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Nature Essay: Learn How to Describe the Beauty of Nature

For the moment, one possible reading of The Lost Thing that I’d like to suggest has to do with the theme of reading itself. It’s actually a very self-reflexive book in that it is about ‘visual literacy’, and the importance of having a critical imagination, and of playing. There are two oppositional ways of seeing, understanding and experiencing the world that are presented by the story.

An Essay Concerning Human Understanding - Wikipedia

The other kind of visual literacy, as represented by the disruptive presence of the lost thing within this closed system, is one that works through playful questioning, enigma and absurdity. The lost thing resists classification and passive recognition, to the extent that it moves through the city unnoticed, unable to be ‘read’ by those with “more important things to do”. The counterpoint to the morgue-like Department of Odds and Ends is a bizarre landscape of happy freaks, fleetingly glimpsed through a back-alley doorway. This can be read as the world of imagination and open-ended meaning: playful, chaotic, purposeless, and with much greater promise of aesthetic and intellectual freedom. Nothing actually belongs here - or more to the point, the question of belonging is kept open, like a back-alley exit.

How to Write an Essay - Extra Touches - Kimberly …

But soon by Impious Arms from Latium chas'd,

Their ancient Bounds the banish'd Muses past:

Thence Arts o'er all the Northern World advance,

But Critic Learning flourish'd most in France.

The Rules, a Nation born to serve, obeys,

And Boileau still in Right of Horace sways.

But we, brave Britons, Foreign Laws despis'd,

And kept unconquer'd and unciviliz'd,

Fierce for the Liberties of Wit, and bold,

We still defy'd the Romans as of old.

Yet some there were, among the sounder Few

Of those who less presum'd, and better knew,

Who durst assert the juster Ancient Cause,

And here restor'd Wit's Fundamental Laws.

Such was the Muse, whose Rules and Practice tell,

Nature's chief Master-piece is writing well.

Such was Roscomon--not more learn'd than good,

With Manners gen'rous as his Noble Blood;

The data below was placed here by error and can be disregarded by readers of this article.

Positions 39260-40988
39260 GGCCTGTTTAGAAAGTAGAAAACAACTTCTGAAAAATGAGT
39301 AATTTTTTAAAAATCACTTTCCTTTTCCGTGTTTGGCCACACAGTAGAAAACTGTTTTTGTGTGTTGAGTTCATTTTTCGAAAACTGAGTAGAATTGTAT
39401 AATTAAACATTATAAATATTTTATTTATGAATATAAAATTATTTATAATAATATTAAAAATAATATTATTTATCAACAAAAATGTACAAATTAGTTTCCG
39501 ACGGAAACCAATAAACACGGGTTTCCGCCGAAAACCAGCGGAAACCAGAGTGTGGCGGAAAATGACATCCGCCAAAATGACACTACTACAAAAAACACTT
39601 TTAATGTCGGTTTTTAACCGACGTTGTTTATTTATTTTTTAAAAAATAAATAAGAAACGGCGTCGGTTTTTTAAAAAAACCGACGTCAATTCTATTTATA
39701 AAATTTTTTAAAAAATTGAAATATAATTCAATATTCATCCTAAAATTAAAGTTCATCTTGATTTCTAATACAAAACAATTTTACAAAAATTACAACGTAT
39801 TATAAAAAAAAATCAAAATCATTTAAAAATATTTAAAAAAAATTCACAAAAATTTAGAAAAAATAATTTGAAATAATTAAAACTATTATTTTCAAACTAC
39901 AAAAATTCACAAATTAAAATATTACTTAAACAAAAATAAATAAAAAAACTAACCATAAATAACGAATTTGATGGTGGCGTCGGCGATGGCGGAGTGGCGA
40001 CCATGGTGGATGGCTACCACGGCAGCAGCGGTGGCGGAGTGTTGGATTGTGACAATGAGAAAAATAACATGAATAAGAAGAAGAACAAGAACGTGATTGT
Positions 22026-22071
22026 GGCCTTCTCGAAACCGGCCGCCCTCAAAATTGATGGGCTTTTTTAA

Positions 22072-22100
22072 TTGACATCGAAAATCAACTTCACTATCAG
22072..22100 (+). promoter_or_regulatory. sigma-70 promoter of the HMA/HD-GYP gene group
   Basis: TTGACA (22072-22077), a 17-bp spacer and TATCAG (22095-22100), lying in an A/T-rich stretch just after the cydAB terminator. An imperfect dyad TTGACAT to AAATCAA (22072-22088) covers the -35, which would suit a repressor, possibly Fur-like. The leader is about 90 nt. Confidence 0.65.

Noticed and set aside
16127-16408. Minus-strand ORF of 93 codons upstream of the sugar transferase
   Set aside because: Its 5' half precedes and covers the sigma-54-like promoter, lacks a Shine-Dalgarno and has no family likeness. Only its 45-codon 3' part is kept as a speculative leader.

To him the Wit of Greece and Rome was known,

And ev'ry Author's Merit, but his own.

Such late was Walsh,--the Muse's Judge and Friend,

Who justly knew to blame or to commend;

To Failings mild, but zealous for Desert;

The clearest Head, and the sincerest Heart.

This humble Praise, lamented Shade! receive,

This Praise at least a grateful Muse may give!

The Muse, whose early Voice you taught to Sing,

Prescrib'd her Heights, and prun'd her tender Wing,

(Her Guide now lost) no more attempts to rise,

But in low Numbers short Excursions tries:

Content, if hence th' Unlearned their Wants may view,

The Learn'd reflect on what before they knew:

Careless of Censure, not too fond of Fame,

Still pleas'd to praise, yet not afraid to blame,

Averse alike to Flatter, or Offend,

Not free from Faults, nor yet too vain to mend.

essay-on-criticism | EServer Poetry

It’s not as if the book is a puzzle punctuated by clues, that needs to be solved. Unlike a riddle, there is no clear answer to these questions, which remain open. I myself continue to find new meanings in the words and pictures as I did when producing the story over the course of a year. It could be read as a critique of economic rationalism, for instance, or the transition from childhood to adulthood; about the value of whimsy, our obsession with categories and bureaucracy, about alienation, claustrophobia, altruism, disability, entropy and the possibility of joy in places where this has been extinguished.